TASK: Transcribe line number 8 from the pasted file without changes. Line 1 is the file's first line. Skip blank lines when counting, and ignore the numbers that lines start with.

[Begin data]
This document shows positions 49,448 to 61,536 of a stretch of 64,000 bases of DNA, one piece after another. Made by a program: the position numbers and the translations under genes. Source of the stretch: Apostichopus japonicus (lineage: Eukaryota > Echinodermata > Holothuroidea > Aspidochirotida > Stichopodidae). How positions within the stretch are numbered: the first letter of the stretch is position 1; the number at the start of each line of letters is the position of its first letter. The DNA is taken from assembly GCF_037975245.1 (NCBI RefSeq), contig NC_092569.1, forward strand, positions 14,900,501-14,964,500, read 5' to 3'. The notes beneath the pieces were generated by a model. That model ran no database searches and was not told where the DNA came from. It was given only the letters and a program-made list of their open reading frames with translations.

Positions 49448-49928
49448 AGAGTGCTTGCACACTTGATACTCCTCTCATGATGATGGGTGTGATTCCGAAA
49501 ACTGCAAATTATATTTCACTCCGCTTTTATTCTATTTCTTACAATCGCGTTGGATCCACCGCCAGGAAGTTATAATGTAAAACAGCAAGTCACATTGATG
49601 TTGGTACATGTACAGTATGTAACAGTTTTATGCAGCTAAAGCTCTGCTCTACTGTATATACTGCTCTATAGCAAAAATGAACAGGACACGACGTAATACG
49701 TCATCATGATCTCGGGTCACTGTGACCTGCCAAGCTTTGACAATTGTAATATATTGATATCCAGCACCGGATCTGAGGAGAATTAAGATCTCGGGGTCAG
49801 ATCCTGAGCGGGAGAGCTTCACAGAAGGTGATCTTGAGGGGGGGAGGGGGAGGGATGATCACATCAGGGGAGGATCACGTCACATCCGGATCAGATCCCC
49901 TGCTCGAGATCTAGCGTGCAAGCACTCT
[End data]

49901 TGCTCGAGATCTAGCGTGCAAGCACTCT